return icon Vietnamnet.vn

Private businesses should be allowed to provide public services: experts

The Vietnam Chamber of Commerce and Industry (VCCI) has released a report on the role of private businesses in providing public services in Vietnam.

Legal documents list 20 sectors that are not open to private investors, including industrial explosives manufacturing and trading, bullion gold production, banknote printing, and others.

 

 

{keywords}

 

In theory, private businesses are capable of providing many kinds of goods and services that are included in the list and the list of prohibited business fields.

However, a lot of fields remain inaccessible to private businesses, because of the lack of completed legal framework. The mechanisms on choosing investors through bids and natural resources auctions still have not been perfected, according to VCCI.

Private businesses, for example, technically are not prohibited from manufacturing and providing weapons, military equipment and goods. Legal documents say this is a conditional business.

The agencies with demand for military goods could use these products provided by private investors and choose the products through bidding. Private businesses could provide goods within a short time, at a low cost and with high quality.

However, as there has been no regulation on this issue, private businesses still cannot provide these products.

In theory, the state doesn’t hold a monopoly in coal mining. But in reality, coal mines are only allocated to the Vietnam National Coal and Mineral Industries Group (Vinacomin) and Dong Bac Corporation, two state-owned enterprises.

Meanwhile, under current laws, coal is a type of mineral that doesn’t require auctions for mining rights. As such, though private businesses are not prohibited, they cannot exploit coal.

A similar situation is seen in public services using the state budget. The Law on State Budget allows state agencies to allocate budgets to dependent units, including busiensses.

This means that if state agencies have dependent businesses operating in a certain business field, they don’t have to organize auctions or bidding.

 

In theory, private businesses are capable of providing many kinds of goods and services that are included in the list and the list of prohibited business fields. However, a lot of fields remain inaccessible to private businesses, because of the lack of completed legal framework.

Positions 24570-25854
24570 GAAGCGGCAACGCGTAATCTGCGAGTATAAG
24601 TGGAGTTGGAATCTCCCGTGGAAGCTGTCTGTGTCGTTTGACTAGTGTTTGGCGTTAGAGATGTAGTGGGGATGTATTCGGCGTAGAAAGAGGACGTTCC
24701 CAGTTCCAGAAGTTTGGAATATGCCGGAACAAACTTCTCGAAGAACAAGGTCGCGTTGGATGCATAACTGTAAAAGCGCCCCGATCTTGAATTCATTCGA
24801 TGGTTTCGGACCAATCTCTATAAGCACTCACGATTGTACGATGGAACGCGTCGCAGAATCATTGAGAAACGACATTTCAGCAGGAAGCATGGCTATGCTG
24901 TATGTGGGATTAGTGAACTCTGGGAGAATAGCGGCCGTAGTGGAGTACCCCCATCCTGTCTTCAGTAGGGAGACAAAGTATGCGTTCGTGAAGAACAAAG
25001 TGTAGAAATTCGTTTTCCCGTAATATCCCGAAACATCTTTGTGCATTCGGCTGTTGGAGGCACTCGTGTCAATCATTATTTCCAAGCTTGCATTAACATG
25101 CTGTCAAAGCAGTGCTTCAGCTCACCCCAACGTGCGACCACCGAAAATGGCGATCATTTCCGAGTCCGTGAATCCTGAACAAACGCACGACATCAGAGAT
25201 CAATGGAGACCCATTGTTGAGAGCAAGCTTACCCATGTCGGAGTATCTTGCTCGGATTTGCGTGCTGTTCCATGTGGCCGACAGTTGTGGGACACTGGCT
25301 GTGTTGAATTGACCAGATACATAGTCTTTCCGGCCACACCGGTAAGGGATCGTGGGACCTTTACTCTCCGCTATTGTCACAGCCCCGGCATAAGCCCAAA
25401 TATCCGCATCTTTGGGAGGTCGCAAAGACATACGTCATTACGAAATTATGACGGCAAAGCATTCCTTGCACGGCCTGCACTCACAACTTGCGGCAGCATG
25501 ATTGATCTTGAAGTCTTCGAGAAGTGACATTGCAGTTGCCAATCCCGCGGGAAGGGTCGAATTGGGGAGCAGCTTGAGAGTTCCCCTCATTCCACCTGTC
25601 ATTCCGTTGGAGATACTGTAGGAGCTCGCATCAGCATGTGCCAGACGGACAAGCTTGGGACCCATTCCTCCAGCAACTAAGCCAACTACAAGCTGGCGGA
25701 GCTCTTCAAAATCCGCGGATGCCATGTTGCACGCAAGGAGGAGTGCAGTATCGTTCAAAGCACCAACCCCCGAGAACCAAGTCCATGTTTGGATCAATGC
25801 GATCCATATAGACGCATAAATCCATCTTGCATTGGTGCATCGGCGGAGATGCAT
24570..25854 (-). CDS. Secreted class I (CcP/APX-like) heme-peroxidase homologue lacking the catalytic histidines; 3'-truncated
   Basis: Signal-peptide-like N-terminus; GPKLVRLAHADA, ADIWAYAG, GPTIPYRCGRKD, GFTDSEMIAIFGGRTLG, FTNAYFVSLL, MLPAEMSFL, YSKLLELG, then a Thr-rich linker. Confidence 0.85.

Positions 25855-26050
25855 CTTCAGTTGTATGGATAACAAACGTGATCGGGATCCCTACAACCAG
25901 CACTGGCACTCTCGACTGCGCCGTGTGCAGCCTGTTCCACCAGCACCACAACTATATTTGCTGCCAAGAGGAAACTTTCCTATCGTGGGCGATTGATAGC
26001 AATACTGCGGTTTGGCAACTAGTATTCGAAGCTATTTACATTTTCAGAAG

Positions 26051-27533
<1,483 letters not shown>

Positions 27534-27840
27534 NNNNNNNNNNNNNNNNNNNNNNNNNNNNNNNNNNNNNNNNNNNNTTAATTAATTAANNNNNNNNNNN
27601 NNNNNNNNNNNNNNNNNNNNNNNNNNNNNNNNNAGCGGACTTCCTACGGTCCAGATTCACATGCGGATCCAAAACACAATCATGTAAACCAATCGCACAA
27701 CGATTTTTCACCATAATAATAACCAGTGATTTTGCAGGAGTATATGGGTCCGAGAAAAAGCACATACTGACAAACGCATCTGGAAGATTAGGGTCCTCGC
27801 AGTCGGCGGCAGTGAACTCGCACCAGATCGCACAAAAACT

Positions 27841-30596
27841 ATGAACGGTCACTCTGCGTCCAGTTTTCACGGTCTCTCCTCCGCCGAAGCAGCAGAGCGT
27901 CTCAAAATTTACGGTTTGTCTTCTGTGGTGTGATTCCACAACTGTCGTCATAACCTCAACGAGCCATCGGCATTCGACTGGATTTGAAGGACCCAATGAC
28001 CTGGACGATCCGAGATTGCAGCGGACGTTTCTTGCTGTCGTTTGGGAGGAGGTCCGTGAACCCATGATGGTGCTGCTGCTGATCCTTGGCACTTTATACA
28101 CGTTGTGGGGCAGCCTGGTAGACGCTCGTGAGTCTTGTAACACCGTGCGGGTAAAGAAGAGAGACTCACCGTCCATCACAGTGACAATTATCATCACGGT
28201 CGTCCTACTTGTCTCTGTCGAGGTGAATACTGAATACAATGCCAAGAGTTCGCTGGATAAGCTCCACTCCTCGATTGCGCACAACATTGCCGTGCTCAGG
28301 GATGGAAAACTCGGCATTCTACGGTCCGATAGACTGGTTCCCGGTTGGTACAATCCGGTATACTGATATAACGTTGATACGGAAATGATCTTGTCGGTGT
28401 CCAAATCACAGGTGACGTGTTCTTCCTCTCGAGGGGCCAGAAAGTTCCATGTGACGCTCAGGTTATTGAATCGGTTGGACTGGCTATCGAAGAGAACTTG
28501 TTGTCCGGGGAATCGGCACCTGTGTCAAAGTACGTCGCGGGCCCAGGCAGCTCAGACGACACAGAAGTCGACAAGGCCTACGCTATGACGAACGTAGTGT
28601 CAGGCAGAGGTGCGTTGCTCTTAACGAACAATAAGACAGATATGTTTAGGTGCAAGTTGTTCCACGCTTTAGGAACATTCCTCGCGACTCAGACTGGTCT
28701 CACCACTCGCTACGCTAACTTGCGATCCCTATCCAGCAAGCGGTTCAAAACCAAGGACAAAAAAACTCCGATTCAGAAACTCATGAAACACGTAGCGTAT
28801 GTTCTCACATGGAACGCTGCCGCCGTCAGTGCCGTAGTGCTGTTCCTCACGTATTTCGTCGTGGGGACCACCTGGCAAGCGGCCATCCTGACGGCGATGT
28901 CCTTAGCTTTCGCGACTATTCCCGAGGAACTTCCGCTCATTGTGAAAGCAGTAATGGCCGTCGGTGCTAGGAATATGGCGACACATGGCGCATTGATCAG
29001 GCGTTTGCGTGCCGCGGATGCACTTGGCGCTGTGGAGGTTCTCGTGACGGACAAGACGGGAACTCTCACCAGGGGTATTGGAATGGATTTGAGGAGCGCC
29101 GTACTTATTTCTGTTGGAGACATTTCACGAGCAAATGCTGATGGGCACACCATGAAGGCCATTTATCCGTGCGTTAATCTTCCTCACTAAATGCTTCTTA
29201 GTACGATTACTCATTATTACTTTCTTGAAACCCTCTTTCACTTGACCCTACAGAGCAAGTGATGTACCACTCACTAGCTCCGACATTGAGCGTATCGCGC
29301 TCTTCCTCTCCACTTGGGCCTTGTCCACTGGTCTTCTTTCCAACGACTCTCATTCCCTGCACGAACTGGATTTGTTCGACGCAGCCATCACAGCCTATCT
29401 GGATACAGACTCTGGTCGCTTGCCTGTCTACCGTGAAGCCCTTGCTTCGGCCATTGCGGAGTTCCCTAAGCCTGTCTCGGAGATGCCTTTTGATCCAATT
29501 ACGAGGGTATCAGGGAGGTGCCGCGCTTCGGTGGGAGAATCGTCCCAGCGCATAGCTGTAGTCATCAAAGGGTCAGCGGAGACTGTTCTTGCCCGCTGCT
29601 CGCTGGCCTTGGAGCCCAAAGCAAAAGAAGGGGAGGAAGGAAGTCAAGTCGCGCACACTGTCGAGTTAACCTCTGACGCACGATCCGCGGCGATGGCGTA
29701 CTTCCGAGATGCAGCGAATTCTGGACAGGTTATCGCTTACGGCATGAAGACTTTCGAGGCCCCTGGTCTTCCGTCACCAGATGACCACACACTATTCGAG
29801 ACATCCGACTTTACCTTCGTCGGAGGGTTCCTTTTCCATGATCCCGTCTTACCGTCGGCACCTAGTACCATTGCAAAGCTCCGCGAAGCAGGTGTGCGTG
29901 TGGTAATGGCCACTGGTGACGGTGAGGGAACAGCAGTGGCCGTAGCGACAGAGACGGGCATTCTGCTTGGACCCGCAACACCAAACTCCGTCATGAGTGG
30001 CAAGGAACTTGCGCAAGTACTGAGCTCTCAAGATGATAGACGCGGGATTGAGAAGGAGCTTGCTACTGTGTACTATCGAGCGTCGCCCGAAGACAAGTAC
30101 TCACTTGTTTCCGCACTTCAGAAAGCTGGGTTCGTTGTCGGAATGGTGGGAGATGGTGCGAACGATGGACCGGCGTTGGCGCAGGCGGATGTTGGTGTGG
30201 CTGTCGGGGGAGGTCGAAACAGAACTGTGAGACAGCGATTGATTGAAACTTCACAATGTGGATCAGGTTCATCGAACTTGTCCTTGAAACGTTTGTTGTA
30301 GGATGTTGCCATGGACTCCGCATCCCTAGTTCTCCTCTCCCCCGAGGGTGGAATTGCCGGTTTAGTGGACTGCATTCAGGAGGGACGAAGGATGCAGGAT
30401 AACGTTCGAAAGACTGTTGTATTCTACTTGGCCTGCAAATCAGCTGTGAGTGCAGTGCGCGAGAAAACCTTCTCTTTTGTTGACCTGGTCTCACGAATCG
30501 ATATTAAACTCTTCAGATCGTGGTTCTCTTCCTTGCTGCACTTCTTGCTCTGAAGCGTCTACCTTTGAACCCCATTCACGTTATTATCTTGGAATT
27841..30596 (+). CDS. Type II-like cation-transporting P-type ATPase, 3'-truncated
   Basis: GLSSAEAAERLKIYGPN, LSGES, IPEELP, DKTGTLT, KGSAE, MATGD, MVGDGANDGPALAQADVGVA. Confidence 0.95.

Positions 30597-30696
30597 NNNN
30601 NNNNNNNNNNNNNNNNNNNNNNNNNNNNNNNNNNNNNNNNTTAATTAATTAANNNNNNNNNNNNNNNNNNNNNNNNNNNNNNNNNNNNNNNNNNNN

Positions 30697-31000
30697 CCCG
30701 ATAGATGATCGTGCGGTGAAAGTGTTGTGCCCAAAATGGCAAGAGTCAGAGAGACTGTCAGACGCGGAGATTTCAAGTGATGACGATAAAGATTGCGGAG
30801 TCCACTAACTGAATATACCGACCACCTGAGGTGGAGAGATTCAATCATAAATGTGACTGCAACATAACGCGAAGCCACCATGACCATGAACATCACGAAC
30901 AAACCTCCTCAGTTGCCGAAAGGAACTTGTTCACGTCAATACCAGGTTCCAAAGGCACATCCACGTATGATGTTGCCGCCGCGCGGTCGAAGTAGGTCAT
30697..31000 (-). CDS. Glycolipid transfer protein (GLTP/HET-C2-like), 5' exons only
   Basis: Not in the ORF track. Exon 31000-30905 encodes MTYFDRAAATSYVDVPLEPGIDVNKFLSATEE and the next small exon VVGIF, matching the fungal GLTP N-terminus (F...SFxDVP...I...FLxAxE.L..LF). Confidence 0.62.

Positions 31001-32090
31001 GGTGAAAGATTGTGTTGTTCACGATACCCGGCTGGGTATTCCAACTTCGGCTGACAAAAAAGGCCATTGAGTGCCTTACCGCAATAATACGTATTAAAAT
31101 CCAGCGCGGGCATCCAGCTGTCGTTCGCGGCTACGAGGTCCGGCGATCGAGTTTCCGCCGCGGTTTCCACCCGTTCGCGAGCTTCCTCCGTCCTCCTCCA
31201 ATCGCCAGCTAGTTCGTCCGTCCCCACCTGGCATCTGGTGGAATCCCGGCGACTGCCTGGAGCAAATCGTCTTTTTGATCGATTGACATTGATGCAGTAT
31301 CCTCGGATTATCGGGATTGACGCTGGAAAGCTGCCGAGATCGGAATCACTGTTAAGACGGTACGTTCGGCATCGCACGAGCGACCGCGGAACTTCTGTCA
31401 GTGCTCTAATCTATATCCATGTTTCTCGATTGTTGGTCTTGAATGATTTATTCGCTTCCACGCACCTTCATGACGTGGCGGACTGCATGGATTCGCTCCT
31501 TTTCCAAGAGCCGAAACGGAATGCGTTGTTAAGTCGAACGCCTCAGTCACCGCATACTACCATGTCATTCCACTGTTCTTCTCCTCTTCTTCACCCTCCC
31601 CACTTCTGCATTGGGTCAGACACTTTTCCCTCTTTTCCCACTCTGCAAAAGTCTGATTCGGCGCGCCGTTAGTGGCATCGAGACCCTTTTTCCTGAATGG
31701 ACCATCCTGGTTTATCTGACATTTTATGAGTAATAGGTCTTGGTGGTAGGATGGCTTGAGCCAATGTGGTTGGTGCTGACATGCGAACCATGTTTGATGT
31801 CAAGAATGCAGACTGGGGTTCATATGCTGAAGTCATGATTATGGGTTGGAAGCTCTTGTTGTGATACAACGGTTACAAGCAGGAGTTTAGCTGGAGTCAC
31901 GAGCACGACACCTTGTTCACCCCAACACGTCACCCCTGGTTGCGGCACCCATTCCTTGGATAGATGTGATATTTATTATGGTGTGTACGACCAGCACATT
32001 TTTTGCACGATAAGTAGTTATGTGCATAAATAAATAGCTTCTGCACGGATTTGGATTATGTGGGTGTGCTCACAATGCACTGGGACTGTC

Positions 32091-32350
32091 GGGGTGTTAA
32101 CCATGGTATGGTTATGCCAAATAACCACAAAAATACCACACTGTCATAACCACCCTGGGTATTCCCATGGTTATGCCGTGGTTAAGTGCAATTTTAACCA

In other words, opportunities for private businesses to provide services depend on the will of the state agencies.

The Ministry of Transport, for example, has the right to use the state budget to maintain the national railway system, and it assigns the Vietnam Railway Corporation to do this. It doesn’t organize bidding to choose contractors to provide maintenance services.

“So, whether a private business can provide these services depends on the ‘ask-and-grant’ mechanism, not on the bidding mechanism which chooses investors in a fair way,” the report of VCCI said.

VCCI also pointed out that service users are more satisfied about services provided by private businesses than from the state.

In the healthcare sector, for example, 45 percent of polled people said they were satisfied with the services provided by private businesses, and only 11 percent with the services by them state.

Regarding notarization services, the proportion of service users satisfied with services provided by private units is 46 percent, while the figure is 26 percent for services provided by the state. In the public transport sector, the figures are 30 percent and 10 percent, respectively.

Dau Anh Tuan, head of the Legal Department of VCCI, said many public services are provided by state agencies in a closed process.

This is not transparent enough, because state agencies both create policies and implement them, and control compliance with laws as well, which isn't in line with the modern market economy.

In other words, the state acts both as a referee and player on the playing field.

Loc commented that where private investors are present and provide services with transparency, the service quality will be high. The state should only do things that private investors cannot do or don’t want to do.

Privatizing public services, according to Loc, is ‘using one stone to kill many birds’. The state will not have to do things such as trade and investment promotion, or certificate granting, thus cutting costs and restructuring the apparatus.

If so, the state could gather its strength on the most important task – building an institutional mechanism, which determines national competitiveness.